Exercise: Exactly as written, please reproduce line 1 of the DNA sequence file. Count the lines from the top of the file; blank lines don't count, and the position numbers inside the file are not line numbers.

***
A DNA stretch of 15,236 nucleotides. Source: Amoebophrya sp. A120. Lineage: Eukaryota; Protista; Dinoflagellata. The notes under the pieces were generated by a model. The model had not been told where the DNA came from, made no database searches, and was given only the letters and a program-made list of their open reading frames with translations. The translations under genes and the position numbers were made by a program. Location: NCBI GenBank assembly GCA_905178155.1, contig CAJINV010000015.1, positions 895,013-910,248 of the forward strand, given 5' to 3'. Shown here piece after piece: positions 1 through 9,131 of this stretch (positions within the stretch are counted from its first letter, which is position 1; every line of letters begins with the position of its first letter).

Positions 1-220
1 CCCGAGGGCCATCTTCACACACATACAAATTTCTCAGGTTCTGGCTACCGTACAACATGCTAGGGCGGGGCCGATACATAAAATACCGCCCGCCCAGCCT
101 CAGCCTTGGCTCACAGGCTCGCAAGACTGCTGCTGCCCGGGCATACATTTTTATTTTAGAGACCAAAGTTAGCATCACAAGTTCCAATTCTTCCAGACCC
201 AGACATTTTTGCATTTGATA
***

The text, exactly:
A DNA stretch of 15,236 nucleotides. Source: Amoebophrya sp. A120. Lineage: Eukaryota; Protista; Dinoflagellata. The notes under the pieces were generated by a model. The model had not been told where the DNA came from, made no database searches, and was given only the letters and a program-made list of their open reading frames with translations. The translations under genes and the position numbers were made by a program. Location: NCBI GenBank assembly GCA_905178155.1, contig CAJINV010000015.1, positions 895,013-910,248 of the forward strand, given 5' to 3'. Shown here piece after piece: positions 1 through 9,131 of this stretch (positions within the stretch are counted from its first letter, which is position 1; every line of letters begins with the position of its first letter).